News & Events: Blog

The Dysfunctional Friendship Between Mold and Building Materials

Wednesday, July 22nd, 2015 by Audrey Simmons

Mold on outer window of a house

Mold… We’ve all seen it in our homes, outside, and on an old sandwich. Some of us have had the unfortunate experience of a mold infestation in our home. What is mold? How does it grow? Can it negatively affect your health? Got Mold? will answer all your basic mold questions; and since it’s summer time, Did You Know? Summer is Prime Mold Season.

Not All Building Materials Are Treated Equally
Now that you have a good understanding of what mold is, did you know that it doesn’t affect all building materials the same way? Fascinating! Well… we think so at least. Removing mold from different materials in your home can range from simply cleaning it up to removing the material completely and replacing it. 

If Mold Has A Best Friend, It's Wood
Wood is highly susceptible to mold if it has been exposed to excess amounts of moisture without fully drying out. Even chemically treated wood planks can grow mold if saturated for long enough. Mold loves wood for two reasons: it’s porous, soaks up water like a sponge, and naturally contains food for mold. According to a study done by the University of Tennessee, mold eats nutrients on the surface of wood. Fortunately, contaminated wood does not have to be thrown out. Mold can be removed from wood by using a mold-killing solution such as Benefect and allowing the wood to dry completely. Even if there are signs of remaining mold, it will not continue to grow in a dry environment.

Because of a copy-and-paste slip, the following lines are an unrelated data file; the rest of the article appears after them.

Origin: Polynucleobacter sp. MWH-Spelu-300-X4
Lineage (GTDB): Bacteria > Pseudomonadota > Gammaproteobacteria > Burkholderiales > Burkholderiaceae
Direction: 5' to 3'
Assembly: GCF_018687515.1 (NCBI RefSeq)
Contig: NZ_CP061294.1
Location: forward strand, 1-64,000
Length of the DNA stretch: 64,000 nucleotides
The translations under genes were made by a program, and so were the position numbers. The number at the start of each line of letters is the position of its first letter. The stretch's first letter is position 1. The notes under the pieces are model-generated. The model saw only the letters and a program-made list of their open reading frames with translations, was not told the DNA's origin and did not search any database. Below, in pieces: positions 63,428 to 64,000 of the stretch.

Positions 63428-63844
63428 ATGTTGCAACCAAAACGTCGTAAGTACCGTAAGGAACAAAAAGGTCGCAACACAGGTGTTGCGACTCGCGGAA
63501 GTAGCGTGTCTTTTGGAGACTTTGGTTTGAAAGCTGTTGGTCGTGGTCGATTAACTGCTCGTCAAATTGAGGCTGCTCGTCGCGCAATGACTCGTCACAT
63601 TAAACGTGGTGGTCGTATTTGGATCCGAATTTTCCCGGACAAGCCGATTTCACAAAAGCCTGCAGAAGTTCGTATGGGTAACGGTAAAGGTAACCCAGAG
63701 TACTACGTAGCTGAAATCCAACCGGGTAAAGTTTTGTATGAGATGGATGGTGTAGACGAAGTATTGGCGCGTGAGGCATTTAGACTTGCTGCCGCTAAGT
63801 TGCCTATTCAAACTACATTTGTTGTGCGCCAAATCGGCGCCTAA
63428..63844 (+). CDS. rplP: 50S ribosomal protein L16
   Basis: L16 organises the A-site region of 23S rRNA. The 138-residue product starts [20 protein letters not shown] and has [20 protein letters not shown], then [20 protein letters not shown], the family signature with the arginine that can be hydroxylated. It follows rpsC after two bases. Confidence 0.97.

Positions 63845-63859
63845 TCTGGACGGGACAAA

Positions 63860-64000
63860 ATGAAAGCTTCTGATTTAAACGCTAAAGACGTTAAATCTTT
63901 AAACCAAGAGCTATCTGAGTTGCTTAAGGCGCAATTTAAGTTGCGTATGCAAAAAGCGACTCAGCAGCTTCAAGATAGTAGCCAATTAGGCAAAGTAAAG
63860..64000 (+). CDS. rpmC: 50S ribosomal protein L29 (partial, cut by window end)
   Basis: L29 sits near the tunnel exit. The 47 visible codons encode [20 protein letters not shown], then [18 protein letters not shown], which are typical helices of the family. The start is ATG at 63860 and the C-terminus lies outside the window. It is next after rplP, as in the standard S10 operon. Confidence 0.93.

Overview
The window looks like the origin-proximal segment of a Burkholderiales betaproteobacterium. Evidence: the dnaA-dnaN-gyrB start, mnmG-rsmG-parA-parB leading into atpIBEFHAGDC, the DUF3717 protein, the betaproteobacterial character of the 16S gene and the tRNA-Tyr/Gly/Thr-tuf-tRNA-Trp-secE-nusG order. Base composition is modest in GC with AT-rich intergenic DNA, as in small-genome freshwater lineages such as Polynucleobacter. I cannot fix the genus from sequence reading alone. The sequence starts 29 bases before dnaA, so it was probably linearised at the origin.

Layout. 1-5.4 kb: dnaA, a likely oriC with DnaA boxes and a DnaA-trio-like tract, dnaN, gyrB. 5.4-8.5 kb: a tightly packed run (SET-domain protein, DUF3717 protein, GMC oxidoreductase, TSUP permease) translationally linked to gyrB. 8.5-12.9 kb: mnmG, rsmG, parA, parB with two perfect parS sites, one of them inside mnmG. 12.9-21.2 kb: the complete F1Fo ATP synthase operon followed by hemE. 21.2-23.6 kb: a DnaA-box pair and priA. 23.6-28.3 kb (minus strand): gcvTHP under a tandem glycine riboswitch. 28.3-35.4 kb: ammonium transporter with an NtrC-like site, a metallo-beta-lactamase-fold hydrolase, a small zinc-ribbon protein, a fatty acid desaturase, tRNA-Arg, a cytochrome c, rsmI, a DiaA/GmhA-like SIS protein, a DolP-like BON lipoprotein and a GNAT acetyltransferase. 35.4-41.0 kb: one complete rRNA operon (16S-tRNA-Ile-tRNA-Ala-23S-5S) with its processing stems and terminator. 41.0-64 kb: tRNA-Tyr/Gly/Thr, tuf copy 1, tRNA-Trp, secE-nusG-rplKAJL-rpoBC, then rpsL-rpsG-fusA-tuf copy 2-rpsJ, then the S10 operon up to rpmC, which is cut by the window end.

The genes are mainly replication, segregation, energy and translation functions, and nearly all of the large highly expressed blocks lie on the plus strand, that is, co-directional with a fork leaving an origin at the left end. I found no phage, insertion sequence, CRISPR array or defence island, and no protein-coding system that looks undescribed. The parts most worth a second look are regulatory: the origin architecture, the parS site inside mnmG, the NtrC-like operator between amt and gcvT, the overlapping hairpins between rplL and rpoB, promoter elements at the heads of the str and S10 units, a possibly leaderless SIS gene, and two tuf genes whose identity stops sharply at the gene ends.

When Mold Has A Concrete Plan
So your home is made from concrete (cinder blocks). Although concrete does not naturally contain food for mold like wood does, it catches dust, dirt, and other organic materials in its nooks and crannies, which mold eats. It's also porous and has the ability to soak up water. The tricky part about concrete is, because of its composition, it takes on water slowly. This means you could have water damage and not know for a long period of time, or at least until the water soaks all the way through. Keep an eye on concrete in your basement and crawl space, as there is little light and high potential for moisture in those areas. The good news? You can clean mold off concrete by scrubbing it with a mold-killing solution, pressure washing the area to rid the concrete of organic materials, and allowing the area to dry completely. If the area remains wet, the mold comr right back.